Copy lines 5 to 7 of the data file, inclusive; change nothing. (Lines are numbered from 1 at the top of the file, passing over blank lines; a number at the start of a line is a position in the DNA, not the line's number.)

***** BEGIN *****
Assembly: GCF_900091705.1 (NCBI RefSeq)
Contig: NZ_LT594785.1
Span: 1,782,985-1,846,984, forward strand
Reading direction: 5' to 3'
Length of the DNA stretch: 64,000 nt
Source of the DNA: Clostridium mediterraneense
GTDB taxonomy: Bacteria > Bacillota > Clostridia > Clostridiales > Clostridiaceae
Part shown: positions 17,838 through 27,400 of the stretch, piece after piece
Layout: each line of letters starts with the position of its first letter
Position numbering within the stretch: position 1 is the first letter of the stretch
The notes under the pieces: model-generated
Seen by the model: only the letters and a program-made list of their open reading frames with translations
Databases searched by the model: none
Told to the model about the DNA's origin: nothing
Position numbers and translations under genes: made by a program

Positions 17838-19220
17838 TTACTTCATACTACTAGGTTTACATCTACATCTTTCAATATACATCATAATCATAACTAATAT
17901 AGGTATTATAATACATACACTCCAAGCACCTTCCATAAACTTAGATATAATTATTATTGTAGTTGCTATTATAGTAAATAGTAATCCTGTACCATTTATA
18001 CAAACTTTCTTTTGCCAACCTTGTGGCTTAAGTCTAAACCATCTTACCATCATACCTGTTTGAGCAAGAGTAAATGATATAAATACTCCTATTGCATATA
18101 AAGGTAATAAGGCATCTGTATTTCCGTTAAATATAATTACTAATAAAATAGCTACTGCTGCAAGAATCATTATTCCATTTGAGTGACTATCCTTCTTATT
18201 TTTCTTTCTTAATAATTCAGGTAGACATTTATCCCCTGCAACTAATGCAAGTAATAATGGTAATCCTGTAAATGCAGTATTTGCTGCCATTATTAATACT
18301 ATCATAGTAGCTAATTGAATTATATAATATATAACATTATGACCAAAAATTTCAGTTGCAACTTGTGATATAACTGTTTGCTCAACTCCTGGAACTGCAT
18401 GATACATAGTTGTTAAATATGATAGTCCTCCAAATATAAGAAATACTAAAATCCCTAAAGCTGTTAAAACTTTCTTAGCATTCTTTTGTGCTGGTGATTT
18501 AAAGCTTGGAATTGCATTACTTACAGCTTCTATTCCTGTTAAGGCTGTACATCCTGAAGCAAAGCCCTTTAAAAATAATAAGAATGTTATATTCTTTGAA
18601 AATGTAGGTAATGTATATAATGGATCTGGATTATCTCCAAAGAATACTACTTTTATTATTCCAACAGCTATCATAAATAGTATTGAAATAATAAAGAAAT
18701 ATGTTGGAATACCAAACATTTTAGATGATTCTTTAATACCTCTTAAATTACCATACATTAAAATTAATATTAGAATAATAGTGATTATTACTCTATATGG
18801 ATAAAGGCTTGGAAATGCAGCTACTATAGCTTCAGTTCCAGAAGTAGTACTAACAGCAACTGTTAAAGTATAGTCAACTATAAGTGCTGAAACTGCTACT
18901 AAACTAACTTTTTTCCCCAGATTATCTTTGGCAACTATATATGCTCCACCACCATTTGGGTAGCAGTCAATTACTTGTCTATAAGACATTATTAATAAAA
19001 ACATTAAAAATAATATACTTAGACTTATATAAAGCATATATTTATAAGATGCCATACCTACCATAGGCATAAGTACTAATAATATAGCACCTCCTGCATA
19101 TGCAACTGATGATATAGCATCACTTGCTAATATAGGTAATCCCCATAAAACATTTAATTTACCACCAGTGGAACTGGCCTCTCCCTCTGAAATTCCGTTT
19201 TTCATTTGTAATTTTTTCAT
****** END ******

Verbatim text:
Length of the DNA stretch: 64,000 nt
Source of the DNA: Clostridium mediterraneense
GTDB taxonomy: Bacteria > Bacillota > Clostridia > Clostridiales > Clostridiaceae